Where do we go from here?
Assuming that the flawed but necessary deal to lift the debt ceiling passes the Senate following the House’s approval Monday, the attention — and pressure — will shift to the new super-committee whose mandate is figuring out how to save $1.2 trillion to $1.5 trillion more. The first round of cuts, spread among domestic and military programs, will total $917 billion over the next 10 years, including savings from lower interest payments, according to the Congressional Budget Office. The second round will be the harder, but more promising, part.
The 12-member committee will be a strange congressional creature, divided equally between the House and Senate, and equally between Democrats and Republicans. It can act by majority vote, and its proposals will enjoy a procedural highway straight to the Senate and House floors. Once there, they would have to be voted on, could not be amended and — of enormous importance in the Senate — could pass by a simple majority.
Nothing is off the committee’s table. In theory, it could recommend further cuts in discretionary spending; changes to entitlement programs, including Medicare and Social Security; and increases in tax revenue. In practice, achieving a majority promises to be excruciatingly difficult. The temptation for congressional leaders will be to name staunchly loyal and partisan members who will not dare stray from party orthodoxy: no tax increases for Republicans, no benefit cuts for Democrats. That would be disappointing, if not entirely surprising. This moment calls for the most able legislators from each party to come together and recognize that flexibility and compromise will be essential to crafting a final agreement.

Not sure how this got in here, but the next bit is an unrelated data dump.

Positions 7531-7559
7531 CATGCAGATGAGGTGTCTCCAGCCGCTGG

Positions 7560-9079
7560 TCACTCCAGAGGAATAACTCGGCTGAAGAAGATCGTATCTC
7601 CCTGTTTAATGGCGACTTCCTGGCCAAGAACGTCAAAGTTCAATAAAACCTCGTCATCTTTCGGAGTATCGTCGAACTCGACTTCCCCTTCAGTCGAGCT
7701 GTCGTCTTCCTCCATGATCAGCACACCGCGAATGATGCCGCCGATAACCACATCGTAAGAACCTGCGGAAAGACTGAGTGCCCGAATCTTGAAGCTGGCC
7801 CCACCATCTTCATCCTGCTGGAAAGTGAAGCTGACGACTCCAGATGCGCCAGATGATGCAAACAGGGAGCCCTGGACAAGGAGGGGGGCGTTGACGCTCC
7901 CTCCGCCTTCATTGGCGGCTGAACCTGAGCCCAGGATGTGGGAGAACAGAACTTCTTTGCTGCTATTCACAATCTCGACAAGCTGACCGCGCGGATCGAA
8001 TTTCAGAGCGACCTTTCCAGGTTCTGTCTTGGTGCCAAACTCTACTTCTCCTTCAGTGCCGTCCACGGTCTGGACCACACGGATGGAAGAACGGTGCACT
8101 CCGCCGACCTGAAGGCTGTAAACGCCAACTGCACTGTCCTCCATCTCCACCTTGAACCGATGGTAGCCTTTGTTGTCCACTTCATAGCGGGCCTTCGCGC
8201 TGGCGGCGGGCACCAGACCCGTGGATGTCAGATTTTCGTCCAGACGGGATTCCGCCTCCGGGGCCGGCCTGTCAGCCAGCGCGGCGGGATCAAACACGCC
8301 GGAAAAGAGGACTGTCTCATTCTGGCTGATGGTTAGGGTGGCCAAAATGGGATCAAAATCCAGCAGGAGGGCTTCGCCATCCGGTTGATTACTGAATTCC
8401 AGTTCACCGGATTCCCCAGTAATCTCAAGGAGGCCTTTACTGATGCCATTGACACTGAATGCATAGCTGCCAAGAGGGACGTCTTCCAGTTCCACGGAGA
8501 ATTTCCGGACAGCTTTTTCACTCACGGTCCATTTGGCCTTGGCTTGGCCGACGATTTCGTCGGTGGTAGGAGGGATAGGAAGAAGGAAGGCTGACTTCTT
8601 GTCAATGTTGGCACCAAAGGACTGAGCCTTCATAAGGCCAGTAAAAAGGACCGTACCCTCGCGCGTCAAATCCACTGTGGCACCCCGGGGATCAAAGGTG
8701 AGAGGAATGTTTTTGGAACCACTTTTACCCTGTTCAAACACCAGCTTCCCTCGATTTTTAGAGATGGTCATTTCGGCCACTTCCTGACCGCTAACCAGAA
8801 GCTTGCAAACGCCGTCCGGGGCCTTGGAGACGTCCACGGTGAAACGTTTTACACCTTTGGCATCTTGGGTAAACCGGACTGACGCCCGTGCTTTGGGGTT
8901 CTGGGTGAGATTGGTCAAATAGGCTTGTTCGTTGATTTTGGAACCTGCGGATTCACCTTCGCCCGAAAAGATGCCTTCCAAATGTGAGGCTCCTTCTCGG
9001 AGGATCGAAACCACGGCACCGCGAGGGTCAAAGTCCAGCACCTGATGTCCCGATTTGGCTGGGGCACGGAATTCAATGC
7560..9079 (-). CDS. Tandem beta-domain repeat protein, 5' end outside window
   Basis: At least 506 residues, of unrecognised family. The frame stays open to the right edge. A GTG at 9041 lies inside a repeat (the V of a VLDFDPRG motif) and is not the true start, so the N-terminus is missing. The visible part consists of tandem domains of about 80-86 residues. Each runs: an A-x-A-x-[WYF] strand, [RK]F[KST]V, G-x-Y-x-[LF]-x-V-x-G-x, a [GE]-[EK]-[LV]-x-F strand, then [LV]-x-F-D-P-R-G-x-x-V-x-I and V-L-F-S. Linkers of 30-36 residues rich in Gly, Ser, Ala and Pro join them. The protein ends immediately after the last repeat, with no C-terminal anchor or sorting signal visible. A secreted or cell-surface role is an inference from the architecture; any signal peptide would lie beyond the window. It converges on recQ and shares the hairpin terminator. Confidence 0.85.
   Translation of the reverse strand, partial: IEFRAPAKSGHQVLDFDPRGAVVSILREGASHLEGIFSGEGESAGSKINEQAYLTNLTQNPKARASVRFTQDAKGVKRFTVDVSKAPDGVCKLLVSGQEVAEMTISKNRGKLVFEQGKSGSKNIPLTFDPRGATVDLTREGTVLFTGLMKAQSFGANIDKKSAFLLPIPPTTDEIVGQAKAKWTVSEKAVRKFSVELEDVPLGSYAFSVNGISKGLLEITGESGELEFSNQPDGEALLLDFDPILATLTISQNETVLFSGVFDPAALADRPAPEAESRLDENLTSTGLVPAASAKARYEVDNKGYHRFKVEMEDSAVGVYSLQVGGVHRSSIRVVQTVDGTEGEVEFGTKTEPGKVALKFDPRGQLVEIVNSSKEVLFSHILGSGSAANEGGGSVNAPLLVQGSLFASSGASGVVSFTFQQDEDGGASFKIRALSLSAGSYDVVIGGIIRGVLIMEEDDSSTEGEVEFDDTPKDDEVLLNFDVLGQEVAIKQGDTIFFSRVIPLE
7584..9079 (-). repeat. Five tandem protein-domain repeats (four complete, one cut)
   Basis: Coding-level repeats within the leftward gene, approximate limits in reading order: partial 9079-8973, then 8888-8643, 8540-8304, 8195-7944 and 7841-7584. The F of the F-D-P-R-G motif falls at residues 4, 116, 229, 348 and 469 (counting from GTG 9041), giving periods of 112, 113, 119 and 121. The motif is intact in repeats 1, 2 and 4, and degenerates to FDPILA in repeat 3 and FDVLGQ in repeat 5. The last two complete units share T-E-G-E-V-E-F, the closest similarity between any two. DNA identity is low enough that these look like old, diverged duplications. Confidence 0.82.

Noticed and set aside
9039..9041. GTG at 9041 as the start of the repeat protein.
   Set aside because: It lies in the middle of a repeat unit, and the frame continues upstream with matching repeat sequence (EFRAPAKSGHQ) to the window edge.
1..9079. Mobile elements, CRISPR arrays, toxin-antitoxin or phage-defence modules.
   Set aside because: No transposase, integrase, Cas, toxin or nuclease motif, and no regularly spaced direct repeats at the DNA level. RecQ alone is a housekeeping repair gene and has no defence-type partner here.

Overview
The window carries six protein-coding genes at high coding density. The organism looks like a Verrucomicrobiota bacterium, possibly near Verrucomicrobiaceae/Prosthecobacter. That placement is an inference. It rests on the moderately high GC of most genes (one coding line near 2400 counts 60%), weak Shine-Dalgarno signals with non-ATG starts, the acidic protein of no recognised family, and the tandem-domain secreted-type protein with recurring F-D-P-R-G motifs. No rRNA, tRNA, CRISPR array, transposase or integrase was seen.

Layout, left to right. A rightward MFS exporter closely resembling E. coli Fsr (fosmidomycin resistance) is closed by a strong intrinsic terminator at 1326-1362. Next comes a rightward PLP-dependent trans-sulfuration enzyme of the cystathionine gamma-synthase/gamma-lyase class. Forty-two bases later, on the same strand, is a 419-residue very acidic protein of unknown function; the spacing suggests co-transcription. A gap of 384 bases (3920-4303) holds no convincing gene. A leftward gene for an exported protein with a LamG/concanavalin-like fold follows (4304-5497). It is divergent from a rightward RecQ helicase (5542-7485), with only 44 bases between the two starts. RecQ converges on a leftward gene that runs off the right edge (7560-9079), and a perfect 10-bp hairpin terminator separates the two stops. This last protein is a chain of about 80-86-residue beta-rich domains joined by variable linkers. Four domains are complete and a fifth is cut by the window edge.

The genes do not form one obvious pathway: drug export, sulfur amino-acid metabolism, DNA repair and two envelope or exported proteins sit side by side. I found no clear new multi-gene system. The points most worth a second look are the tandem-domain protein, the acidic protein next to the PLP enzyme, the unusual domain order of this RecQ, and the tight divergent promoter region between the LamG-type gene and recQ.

Administration officials say there is no acceptable way to reach the total entirely through spending cuts, and they believe that Republican negotiators will eventually come to realize this brutal mathematical fact, as House Speaker John Boehner, R-Ohio, tacitly did in the behind-the-scenes negotiations with President Obama.